Hiking Maggie’s Peak, South Lake Tahoe

Another fun weekend has come to a close and another peak is in the bag, Maggie’s South Peak. I was hoping to get two peaks this past week, but weather and school had different plans for me. This still brings me to 11 peaks out of my goal for 15 this year. Only four more to go and I really hope that I can squeeze them in before the mountains are covered with snow. The weather is starting to turn in Lake Tahoe and it feels like we skipped completely over Fall. On my runs last week, the aspens went from a little color to all of the leaves being knocked off in a matter of days. What is up with that? I am sure it had something to do with all the rain we got this last week, but come on Mother Nature. Can’t we enjoy Fall for just a little bit?

Speaking of interesting weather, yesterday was no different. Jenn and I made a pact earlier in the week that we would get a peak yesterday, rain or shine. Well, it was a little bit of both, but still an awesome adventure. We got a little bit of a late start (I guess that’s what happens with late nights, oops), and left the North Shore for Emerald Bay at around 1:30. The trailhead is located at the far end of the Bayview Campground near Emerald Bay, across from Inspiration Point. If you have never been to Inspiration Point, I highly encourage you to stop and check it out. Get inspired!

Before we get to the part about the trail, you should know some fun history about Maggie’s Peaks. There are two peaks, North and South, with the South one being 200′ higher. Legend has it that there was a barmaid named Maggie in the 1800’s that worked at the Tahoe Tavern. She was, um, really well endowed. To honor her curves, they named these two peaks after her. It is kind of ironic in that the peaks themselves are small in comparison to some of the other peaks around the area. Guess the really big peaks had already been named…

Anyways, we got to the trailhead around 2:45 after stoping for some tea and snacks. This hike is located in Desolation Wilderness, so you will need to stop at the trailhead and fill out a permit before entering. If you are planning on making it as an overnight hike, you will need to get an overnight permit, which you can get online or at your nearest Forest Service office. Once you have your permit in hand, you will take a right at the trailhead, following the sign toward Desolation Wilderness.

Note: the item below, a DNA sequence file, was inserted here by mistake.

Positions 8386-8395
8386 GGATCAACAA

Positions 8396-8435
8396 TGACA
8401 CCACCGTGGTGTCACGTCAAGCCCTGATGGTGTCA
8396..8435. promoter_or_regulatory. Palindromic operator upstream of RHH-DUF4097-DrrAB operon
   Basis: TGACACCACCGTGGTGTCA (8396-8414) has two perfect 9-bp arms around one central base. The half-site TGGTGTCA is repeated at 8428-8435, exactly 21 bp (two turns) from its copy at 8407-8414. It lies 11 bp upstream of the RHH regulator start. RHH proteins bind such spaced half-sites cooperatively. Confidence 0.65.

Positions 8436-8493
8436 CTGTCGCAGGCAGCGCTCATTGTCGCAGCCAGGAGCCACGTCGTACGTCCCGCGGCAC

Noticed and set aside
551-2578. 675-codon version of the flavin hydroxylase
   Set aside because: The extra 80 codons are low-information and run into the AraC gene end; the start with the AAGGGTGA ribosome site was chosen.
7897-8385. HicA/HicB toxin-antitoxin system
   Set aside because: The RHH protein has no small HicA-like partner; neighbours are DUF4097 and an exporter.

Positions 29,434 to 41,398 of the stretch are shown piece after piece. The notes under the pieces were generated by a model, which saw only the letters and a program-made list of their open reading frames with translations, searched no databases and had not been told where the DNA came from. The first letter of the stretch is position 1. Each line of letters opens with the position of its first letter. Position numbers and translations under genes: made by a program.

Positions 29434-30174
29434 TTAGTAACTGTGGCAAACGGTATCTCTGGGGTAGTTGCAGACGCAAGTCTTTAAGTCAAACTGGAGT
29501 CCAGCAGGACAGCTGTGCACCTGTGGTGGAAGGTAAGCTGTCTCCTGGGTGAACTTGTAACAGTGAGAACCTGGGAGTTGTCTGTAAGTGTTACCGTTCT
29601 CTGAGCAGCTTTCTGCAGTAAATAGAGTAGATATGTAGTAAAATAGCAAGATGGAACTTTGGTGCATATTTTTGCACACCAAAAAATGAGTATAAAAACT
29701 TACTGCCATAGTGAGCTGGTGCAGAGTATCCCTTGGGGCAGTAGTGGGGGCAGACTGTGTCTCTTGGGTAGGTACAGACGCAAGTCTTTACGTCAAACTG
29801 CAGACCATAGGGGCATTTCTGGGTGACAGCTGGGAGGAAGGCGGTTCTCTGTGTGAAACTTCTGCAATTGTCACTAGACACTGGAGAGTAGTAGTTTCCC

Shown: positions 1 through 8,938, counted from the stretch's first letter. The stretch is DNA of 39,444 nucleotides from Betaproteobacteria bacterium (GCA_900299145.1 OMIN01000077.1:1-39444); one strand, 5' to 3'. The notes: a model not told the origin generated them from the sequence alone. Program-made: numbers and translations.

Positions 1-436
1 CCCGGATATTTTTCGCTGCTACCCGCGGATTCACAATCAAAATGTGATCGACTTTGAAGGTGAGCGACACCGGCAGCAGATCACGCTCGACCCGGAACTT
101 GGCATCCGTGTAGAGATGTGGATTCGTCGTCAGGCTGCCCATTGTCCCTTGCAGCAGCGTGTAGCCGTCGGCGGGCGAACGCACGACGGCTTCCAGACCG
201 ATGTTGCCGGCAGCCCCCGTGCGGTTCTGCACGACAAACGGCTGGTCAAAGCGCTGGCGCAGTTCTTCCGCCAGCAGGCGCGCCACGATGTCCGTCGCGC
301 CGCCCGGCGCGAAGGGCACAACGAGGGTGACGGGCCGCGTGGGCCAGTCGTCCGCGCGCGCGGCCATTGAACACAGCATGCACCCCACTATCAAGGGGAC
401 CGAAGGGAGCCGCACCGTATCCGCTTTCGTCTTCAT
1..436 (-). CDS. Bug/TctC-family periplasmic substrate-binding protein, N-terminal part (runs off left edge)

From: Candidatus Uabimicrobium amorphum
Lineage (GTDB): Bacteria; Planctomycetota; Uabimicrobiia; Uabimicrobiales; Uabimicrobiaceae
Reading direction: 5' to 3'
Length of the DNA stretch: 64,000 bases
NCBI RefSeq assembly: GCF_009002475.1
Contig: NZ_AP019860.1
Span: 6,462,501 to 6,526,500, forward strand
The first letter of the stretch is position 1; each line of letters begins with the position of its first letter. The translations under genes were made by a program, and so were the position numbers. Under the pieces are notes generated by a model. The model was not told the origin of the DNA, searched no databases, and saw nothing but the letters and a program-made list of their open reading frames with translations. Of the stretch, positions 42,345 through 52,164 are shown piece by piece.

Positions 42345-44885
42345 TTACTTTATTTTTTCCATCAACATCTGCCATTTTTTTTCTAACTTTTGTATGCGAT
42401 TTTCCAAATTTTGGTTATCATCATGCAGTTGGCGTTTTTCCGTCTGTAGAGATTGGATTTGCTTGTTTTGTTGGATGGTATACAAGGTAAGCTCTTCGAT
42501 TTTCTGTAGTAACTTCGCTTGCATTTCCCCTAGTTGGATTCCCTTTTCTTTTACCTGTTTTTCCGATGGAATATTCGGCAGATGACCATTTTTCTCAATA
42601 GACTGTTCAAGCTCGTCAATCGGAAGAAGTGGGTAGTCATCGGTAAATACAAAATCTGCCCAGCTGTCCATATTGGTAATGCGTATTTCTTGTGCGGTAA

Sign at the trailhead. Go to the right towards Desolation Wilderness.

Sign at the trailhead. Go to the right towards Desolation Wilderness.

The trail here is pretty wide, straightforward, and also pretty steep. There are some great views of Emerald Bay after about 1/2 mile on the trail. There are two obvious spots in particular that offer sweeping views. Make sure to stop and take it all in.

Emerald Bay from about 1/2 mile up the trail.

Emerald Bay from about 1/2 mile up the trail.

From here, it mellows out a bit and you will find yourself at Granite Lake in about another 1/2 mile, which is beautiful.

Granite Lake with Maggie's South Peak in reflecting down.

Granite Lake with Maggie’s South Peak reflecting down.

Have fun at the lake and then look for the switchbacks to the right. It feels like you are going away from the peak, but you will soon be going South toward Maggie’s. Keep up the switchbacks and you will be at the saddle (or Maggies cleavage) in another 1/2 mile. Once you are at the top of the saddle, look for the very small single track trail to the left (South). From here, you are about 500′ vertical feet to the summit and a little shy of another 1/2 mile. This part is seriously like a stair master. Follow the cairns to the top, and you are there! You could alternatively go to the North Peak, but let’s be honest. You want to go to the South peak. The North peak is 200′ lower. It’s all about that high peak!

View from Maggie's Peak, looking at South Lake Tahoe, Cascade Lake, Granite Lake, and Emerald Bay

View from Maggie’s Peak, looking at South Lake Tahoe, Cascade Lake, Granite Lake, and Emerald Bay

All-in-all, once you reach Maggie’s South Peak, you have hiked about 2 miles and 1,900′ vertical feet. Go to the left when you reach the summit and you will be rewarded with some awesome views of Tahoe. It isn’t quite as amazing as Tallac, but still breathtaking. Enjoy the view and have a beer. You earned it!

The total round trip hike, including spending about 45 minutes at the summit, took us almost exactly 3 hours total. We also putzed around at Granite Lake for a while and stopped along the way to check out the views. Plan on about 2-4 hours for this peak, depending on how fast you are and how long you want to stay at the top. Granite Lake is also a little gem and if it was a warmer day, we definitely would have spent some time going for a dip.

Maggie’s Peak South – 8,699′

  • Total Distance: 4 miles roundtrip
  • Total Elevation Gain: 1,900′
  • Pros: Short hike with beautiful views of Emerald Bay, Lake Tahoe, Granite Lake, Fallen Leaf Lake, and Cascade Lake.
  • Cons: The trail is pretty steep in some spots. Be ready for a butt burner.
Jenn and I having fun on the top of Maggie's Peak.

Jenn and I being dorks, as always, on the top of Maggie’s Peak.

2 Comments on “Hiking Maggie’s Peak, South Lake Tahoe

  1. Pingback: Backpacking: Velma Lakes, Desolation Wilderness | Forever Adventuring

  2. Pingback: Backpacking: Stony Ridge Lake, Desolation Wilderness | Forever Adventuring

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